Weinstein: I lived in a Bowery loft down the street from Nan Goldin. One of her roommates, Jan, drew incredible comic strips and made clothes of the future. An Irish Anarchist silkscreened peace posters in a basement down the street. Mr. Dio was real, as was the Arizona Dust. I met him on a temp job. (He called me into his office to confess his fears that the dust used to store missiles would misfire.) The Llama is a composite with a good deal of Werner Erhard. Wes Mavine is based on an artist/businessman, whom I threw a broom at, after he fired me.
As for Sandy: I worked as a switchboard operator. My clients did include a church suicide prevention center, a prostitution ring, a dog grooming place. I once was crossing the street when a van stopped and the driver fell out in an epileptic fit. I directed traffic, as did the Anarchist's Girlfriend.
SARETT: You poke holes though pseudo-spiritualism, yet there's no doubt that the Anarchist's Girlfriend has psychic ability. Do you believe in such powers or is this a literary conceit?
Weinstein: Both. I believe some people have abilities we call psychic. I think they are often stronger in childhood and diminish. I think these abilities are based on science we don’t understand. The Maimonides Dream Institute in the late 1960’s proved the existence of dream telepathy—these experiments were published by Penguin. I read it because I experienced this as an adolescent. I dreamed a series of pop songs, before they came out!
SARETT: The wacky humor, and inventive plotting of the novel reminded me of Thomas Pynchon. Were you a fan of his? Other stylistic muses?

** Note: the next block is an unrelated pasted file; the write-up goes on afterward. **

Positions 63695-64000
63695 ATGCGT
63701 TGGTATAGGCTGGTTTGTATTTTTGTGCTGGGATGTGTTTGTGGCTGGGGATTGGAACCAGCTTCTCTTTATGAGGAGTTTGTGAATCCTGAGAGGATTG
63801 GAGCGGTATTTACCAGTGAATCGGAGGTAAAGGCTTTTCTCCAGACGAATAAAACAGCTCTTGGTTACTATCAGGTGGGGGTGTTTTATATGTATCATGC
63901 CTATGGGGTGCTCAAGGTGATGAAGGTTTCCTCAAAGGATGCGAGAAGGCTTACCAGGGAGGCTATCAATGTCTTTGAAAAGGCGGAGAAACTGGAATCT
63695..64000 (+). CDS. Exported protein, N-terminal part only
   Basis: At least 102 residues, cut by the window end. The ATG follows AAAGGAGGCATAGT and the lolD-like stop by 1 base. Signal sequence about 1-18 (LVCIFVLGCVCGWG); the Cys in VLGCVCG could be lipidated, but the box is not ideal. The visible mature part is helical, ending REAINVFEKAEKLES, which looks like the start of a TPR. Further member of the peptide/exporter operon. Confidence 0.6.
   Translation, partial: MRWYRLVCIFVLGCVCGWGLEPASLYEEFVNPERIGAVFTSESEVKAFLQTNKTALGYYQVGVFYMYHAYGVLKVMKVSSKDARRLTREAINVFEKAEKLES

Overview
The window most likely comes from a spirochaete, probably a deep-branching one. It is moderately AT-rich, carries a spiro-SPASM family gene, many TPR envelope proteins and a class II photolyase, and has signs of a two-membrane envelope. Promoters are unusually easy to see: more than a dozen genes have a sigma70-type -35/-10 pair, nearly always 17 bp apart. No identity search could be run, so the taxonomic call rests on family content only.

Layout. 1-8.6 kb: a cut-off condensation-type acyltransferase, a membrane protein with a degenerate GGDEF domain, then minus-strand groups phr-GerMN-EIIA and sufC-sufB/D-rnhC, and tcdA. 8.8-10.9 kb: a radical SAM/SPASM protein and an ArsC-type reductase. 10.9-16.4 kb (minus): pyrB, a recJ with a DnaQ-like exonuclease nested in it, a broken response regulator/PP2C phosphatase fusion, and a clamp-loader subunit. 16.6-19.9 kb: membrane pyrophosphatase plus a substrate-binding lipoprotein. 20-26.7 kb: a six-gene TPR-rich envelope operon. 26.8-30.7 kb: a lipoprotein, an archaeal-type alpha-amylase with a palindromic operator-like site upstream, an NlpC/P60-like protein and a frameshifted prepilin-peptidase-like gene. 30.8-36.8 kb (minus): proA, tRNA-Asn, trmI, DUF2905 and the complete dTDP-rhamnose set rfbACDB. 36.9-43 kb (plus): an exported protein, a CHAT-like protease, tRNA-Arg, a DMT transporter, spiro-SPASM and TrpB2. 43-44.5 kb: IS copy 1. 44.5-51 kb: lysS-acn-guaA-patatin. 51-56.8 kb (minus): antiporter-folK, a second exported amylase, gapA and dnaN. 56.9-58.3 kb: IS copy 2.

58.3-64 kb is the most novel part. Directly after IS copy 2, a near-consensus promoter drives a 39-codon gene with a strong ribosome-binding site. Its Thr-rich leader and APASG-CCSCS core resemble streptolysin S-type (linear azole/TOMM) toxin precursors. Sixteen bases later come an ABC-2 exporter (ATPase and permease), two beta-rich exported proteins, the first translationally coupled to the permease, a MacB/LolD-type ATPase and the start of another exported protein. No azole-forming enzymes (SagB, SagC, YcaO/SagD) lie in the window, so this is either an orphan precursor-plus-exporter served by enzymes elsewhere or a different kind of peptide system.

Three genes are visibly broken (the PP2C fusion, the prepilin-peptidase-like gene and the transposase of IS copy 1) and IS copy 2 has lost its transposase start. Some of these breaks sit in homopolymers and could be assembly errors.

Weinstein: I read some Pynchon but I read all of John Dos Passos's USA Trilogy. The character, The Anarchist's Girlfriend, is a kind of blond descendent of Nana and Sister Carrie, though her soul's akin to Dostoyevsky's The Idiot. I like Bret Harte's Western humor in relating tragic events. Then there is science fiction: Philip K. Dick's Time Out of Joint and Theodore Sturgeon's IT.
SARETT: The novel is set in the New York of the early eighties, and yet it seems remarkably pertinent to our current obsessions with terrorism. If you were setting today, what changes (aside from sky high rents), would you envision for the story?
Weinstein: The New York of 2016 is far less idiosyncratic, more collective, hive-like than before. Today, every terrorist act seems calculated-- most are players with a larger cultural agenda. Now I might show how cell phones and social media affect thinking. For instance, a desperate personal act like the Anarchist’s, would not be attempted in his insular way with no intention of hurting anyone. Similarly, Sandy’s operation would be a different grandiose project. She might be a career oriented performance artist—and the outcome of her operation would be subverted by her "contacts." The Anarchist's Girlfriend might be a fashion muse, the Anarchist, a designer of brand logos, Wayne a news blogger.
SARETT: Your characters have such detailed, rich lives—it must have been difficult to let them go. Do you ever wonder about their fates? Did you contemplate a sequel?